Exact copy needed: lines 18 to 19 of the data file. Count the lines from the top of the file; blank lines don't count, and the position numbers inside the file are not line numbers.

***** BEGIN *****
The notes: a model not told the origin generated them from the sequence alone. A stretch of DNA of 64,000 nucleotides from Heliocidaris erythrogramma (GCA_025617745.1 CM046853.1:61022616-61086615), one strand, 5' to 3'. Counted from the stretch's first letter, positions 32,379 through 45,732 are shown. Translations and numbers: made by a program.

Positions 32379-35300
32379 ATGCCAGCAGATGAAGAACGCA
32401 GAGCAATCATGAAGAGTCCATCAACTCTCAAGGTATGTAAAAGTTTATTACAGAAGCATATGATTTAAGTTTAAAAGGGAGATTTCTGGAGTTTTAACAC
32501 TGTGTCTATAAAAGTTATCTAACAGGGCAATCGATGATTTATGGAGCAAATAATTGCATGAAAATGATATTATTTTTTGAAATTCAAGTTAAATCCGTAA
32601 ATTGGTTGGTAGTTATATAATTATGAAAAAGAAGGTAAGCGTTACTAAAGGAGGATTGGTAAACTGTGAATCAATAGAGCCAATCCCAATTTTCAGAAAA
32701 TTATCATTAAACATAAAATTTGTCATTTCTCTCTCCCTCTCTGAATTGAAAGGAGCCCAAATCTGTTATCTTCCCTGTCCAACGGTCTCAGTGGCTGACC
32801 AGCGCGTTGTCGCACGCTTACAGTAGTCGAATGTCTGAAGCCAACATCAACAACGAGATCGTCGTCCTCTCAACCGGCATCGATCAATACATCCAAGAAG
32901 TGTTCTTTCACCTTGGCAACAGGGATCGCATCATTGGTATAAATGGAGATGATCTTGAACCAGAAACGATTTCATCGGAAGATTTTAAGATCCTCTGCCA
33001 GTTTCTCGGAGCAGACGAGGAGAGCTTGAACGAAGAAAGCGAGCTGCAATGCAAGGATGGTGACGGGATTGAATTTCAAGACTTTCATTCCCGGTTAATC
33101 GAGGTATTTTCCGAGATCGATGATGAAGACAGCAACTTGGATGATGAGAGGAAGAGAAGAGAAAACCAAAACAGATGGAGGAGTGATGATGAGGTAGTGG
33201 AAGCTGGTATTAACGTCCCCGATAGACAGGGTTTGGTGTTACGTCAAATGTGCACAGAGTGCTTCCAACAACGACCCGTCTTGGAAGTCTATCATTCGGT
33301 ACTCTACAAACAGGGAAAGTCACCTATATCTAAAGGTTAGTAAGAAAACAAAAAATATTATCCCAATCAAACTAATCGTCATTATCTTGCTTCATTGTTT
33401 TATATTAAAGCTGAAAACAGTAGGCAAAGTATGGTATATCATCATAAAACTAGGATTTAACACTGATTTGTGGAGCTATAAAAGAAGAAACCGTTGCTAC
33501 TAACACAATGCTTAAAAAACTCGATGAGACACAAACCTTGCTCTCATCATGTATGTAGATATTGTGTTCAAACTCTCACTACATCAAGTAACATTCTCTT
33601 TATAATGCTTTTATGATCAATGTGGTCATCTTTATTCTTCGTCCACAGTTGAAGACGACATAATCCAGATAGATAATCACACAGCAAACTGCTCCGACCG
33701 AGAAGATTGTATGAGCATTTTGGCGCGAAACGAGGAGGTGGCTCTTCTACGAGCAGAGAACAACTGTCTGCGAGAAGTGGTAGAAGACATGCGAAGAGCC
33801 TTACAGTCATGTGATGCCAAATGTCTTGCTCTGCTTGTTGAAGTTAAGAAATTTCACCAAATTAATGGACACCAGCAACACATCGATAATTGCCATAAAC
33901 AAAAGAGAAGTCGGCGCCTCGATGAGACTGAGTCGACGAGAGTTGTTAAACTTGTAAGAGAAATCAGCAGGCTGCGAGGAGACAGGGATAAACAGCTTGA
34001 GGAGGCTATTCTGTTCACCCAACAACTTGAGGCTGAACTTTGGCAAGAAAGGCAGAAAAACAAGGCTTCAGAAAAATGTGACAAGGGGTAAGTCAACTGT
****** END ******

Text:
33801 TTACAGTCATGTGATGCCAAATGTCTTGCTCTGCTTGTTGAAGTTAAGAAATTTCACCAAATTAATGGACACCAGCAACACATCGATAATTGCCATAAAC
33901 AAAAGAGAAGTCGGCGCCTCGATGAGACTGAGTCGACGAGAGTTGTTAAACTTGTAAGAGAAATCAGCAGGCTGCGAGGAGACAGGGATAAACAGCTTGA